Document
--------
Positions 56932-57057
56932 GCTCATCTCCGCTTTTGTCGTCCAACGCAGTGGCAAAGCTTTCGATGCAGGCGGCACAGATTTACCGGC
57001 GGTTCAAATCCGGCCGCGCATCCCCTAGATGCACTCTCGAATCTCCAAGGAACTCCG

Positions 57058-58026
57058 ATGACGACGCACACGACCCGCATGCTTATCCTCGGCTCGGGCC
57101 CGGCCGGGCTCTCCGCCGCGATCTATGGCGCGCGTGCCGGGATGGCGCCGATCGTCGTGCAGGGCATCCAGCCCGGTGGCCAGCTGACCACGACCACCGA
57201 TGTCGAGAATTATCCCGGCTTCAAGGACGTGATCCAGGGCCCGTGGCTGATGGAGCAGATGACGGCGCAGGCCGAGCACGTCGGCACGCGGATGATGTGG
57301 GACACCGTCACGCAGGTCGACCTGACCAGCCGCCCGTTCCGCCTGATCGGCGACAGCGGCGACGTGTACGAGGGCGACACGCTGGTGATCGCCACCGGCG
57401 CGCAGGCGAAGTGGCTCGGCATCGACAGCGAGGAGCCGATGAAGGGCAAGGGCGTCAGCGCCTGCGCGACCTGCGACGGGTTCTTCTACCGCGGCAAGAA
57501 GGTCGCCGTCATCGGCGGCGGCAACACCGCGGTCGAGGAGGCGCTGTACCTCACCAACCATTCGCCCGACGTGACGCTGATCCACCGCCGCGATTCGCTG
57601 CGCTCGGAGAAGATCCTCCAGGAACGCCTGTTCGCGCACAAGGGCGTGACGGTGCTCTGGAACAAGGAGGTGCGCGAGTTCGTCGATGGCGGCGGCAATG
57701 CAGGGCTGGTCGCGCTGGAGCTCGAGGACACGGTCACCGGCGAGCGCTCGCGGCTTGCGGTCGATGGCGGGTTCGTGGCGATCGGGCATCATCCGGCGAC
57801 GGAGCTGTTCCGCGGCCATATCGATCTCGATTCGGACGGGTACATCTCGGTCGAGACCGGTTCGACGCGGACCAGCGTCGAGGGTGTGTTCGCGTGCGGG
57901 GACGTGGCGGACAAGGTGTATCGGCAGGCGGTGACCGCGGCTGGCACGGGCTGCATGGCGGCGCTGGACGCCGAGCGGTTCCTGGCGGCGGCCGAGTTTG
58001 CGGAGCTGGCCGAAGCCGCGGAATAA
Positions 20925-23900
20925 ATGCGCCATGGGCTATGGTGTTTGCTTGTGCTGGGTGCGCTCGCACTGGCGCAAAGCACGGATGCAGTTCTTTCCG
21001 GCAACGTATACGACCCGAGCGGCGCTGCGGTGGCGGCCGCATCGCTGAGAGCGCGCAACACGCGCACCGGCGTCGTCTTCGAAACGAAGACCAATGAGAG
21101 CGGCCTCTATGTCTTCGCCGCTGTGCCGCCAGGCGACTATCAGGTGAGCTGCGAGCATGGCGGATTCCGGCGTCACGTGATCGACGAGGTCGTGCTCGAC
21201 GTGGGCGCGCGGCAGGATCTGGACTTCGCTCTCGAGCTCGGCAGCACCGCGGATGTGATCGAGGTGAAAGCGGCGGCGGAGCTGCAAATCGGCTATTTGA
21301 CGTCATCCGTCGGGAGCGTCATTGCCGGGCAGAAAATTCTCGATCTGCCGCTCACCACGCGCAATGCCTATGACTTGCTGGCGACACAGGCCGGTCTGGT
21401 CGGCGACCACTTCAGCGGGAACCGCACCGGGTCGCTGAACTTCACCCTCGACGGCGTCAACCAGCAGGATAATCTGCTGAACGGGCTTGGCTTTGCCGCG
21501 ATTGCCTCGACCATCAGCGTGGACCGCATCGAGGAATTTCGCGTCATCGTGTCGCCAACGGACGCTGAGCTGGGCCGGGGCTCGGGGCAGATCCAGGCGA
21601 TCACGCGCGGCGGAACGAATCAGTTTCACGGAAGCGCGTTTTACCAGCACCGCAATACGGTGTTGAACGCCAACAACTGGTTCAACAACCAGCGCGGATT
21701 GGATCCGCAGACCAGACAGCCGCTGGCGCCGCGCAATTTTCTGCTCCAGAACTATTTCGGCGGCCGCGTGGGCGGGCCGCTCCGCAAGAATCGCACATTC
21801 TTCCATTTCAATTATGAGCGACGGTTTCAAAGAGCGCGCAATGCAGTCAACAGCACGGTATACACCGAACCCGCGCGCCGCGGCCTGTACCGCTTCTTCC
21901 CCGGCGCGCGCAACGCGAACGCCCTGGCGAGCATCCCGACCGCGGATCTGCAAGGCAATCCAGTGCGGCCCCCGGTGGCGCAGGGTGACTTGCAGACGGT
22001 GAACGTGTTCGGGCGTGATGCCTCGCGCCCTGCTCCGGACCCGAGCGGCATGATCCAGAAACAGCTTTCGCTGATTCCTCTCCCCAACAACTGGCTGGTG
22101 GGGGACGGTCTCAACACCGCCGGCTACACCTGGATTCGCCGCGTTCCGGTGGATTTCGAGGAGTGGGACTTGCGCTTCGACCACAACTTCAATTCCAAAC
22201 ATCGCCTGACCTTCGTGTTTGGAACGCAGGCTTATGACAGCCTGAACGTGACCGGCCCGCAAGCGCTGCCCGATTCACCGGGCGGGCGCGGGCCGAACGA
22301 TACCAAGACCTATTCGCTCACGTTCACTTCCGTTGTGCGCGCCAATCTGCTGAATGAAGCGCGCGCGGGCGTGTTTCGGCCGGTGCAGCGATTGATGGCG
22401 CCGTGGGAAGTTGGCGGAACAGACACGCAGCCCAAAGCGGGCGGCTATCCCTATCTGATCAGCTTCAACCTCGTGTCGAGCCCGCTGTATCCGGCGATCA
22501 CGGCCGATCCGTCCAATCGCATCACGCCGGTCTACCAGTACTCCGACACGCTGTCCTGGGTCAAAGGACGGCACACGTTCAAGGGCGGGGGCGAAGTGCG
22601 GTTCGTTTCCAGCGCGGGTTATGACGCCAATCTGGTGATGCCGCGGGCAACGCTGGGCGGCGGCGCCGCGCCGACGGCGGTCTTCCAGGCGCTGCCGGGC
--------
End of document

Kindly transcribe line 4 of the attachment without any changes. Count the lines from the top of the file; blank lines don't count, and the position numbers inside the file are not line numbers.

Positions 57058-58026